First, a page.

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Whether you’re a professional athlete, a bodybuilder or a weekend warrior, you know that you put your body and mind through many challenges as you work toward your goals. Because of this, it’s imperative that you take care of yourself with athletic recovery and proper nutrition.
It’s also important to know that even the most trained athlete can experience a problem with muscle imbalance. If you are using improper form while completing an exercise, get injured or are returning from time off, your muscle strength may at different levels throughout your body. Because of this, some muscles may overcompensate for the lack of ability in others, which leads to imbalance and other complications. Whether you’re a professional athlete or just enjoy working out on the weekend, this is a good thing to be aware of so you can correct any imbalances.
One way to achieve this is through muscle activation therapy (MAT). MAT is a training method that helps to restore balance to your body and improve its function. The foundation of MAT, according to ACE Fitness, is that tight muscles work to protect the body, and sometimes muscles can get stuck in a tight, shortened position. When this happens, the risk of injury increases and the muscle can’t perform properly.
“When muscles become too tight they have the same effect, which limits joint motion and could be a potential cause for injury,” Greg Roskopf, former collegiate strength coach and developer of MAT, told the source.
The Muscle Activation website said that MAT can be thought of as a system of checks and balances that helps people to “evaluate the integrity of the neuromuscular system whenever a force has been applied against it.”
Men’s Health Fitness has developed a list of ways you can benefit from MAT:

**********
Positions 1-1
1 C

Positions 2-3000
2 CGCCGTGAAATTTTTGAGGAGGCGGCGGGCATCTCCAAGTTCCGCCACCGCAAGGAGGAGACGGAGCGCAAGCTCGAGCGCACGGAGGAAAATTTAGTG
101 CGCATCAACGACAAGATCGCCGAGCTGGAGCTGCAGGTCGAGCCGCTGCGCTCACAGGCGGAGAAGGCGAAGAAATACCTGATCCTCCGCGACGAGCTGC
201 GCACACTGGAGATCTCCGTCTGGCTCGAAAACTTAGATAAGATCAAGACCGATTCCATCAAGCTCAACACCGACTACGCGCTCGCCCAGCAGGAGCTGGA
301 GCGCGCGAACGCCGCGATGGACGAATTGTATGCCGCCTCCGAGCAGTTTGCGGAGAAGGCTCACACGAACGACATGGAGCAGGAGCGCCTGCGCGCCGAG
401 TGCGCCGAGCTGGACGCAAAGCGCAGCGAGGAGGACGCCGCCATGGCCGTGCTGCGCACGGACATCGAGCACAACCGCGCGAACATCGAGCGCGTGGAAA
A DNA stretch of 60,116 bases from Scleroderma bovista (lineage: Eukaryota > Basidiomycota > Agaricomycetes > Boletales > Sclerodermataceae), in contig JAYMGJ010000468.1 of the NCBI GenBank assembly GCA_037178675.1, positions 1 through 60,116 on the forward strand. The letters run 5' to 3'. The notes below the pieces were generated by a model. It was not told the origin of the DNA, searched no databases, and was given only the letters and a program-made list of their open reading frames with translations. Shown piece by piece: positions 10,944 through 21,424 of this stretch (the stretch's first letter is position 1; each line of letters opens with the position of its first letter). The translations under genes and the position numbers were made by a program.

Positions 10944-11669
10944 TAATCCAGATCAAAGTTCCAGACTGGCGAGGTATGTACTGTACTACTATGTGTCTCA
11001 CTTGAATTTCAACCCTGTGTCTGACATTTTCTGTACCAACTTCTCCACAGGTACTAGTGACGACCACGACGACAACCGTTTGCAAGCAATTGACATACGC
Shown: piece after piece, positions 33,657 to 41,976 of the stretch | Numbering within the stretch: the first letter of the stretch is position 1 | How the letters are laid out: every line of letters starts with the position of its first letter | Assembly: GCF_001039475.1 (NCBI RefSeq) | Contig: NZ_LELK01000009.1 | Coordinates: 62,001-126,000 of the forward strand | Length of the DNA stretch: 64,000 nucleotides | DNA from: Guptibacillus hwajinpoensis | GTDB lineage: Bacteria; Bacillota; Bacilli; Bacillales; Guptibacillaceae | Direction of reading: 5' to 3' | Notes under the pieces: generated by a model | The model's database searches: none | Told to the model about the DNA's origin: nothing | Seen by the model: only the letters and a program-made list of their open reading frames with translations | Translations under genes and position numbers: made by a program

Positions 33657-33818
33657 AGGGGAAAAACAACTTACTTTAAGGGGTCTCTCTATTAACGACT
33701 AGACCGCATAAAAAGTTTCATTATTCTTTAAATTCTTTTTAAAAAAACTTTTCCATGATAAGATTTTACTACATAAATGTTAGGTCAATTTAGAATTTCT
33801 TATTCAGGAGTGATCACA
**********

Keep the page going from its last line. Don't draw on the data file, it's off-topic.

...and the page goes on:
Better coordination: In order to protect the itself from injury, the brain tells the body to use the strongest muscles, even if they don’t create a clean movement. MAT works to strengthen imbalanced muscles so that you can move more quickly and efficiently, which will improve your coordination.
Gain strength: When the muscles have an imbalance, you are not working your body to its fullest potential, even with the most dedicated training routine. Integrating MAT into your workout plan will help correct the issues, and as a result, you will become stronger overall.
More flexible: Using a portable massager to loosen up sore muscles improves flexibility, and MAT can help even more. Weak muscles send the wrong brain signals, which limits your range of motion. With MAT’s checks and balances, you’ll be able to move more in all planes.
Less injury risk: Stabilizer muscles are important for helping you prevent injuries and these will likely become stronger using MAT. For example, if you fall and your muscles are imbalanced, you’ll most likely get hurt. However if you trip but have strong stabilizers, you have a much better chance of catching yourself.
Lower amounts of pain: Pain is often the result of improper patterns of movement that are continuously repeated for chronic muscle dysfunction. When this is added to a miscommunications between the brain and the muscles, it can leave you seriously hurting. Using MAT’s checks and balances, you can work to improve the communication, which lowers your level of pain.
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Living a healthy lifestyle takes commitment and focus. It’s easy to be swayed off course by cravings, sweets cravings and fatty foods, but you know that these will deter you from your goals. Whether you’re looking to lose weight, enhance your endurance, run a marathon or get stronger, eating a balanced, nutritious diet is a must.
Even so, late night snacks are hard to resist sometimes, and if your stomach is rumbling before hitting the hay, you may reach to something quick and easy. Instead of just grabbing whatever is closest at hand, try these nighttime snacks that won’t derail your good eating habits:
Is your daily routine negatively impacted by that relentless ache in your lower back? Can you feel it throbbing for attention as you read this? You’re not alone. According to the National Institute of Neurological Disorders and Stroke, around 80% of adults suffer from lower back pain at some point in their life.